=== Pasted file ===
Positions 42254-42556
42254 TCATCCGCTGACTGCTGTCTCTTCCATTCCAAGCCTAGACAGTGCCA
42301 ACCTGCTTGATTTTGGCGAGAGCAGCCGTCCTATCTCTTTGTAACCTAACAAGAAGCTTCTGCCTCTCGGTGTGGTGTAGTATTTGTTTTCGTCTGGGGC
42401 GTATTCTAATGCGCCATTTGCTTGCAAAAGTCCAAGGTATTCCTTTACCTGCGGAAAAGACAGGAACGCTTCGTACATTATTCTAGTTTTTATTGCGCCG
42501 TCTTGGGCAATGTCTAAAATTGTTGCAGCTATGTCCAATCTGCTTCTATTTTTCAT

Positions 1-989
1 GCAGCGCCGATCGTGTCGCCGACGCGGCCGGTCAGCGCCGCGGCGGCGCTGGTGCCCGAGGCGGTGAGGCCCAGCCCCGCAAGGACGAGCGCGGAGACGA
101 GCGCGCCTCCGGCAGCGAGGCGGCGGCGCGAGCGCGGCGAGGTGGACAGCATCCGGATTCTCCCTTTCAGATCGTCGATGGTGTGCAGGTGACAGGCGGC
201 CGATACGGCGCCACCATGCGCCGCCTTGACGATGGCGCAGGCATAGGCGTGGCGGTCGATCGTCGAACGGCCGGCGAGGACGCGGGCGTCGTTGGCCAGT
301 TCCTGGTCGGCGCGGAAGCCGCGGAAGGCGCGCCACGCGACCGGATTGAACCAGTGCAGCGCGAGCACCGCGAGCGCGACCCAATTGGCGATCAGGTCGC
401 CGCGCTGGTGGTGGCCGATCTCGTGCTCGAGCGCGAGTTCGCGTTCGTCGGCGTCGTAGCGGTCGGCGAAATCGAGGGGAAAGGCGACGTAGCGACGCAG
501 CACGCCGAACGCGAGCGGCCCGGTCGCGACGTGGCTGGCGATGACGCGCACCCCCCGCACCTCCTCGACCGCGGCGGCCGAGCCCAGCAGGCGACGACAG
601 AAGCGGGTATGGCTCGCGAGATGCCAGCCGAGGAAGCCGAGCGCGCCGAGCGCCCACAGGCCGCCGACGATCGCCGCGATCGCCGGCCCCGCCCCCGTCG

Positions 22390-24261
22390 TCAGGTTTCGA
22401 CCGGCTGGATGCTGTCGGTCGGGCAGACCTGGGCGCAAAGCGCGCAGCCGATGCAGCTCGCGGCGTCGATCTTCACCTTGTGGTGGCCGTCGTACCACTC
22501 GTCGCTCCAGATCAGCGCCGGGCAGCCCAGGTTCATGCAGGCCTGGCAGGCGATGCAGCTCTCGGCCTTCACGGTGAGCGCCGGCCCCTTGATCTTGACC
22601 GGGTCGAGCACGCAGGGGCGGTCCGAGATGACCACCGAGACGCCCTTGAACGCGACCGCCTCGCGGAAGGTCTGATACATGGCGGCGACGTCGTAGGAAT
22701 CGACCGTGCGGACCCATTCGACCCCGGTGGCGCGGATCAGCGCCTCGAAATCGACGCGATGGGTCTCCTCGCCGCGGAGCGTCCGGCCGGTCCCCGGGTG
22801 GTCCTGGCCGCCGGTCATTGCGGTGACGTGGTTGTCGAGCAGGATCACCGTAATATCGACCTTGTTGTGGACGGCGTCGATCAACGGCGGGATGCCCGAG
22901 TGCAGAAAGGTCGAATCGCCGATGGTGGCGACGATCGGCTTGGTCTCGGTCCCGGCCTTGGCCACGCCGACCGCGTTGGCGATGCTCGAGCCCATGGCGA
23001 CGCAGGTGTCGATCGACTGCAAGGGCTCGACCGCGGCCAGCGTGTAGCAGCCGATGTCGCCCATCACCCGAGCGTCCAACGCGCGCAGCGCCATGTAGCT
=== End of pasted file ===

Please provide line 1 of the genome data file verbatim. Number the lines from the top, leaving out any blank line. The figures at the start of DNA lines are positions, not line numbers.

Positions 42254-42556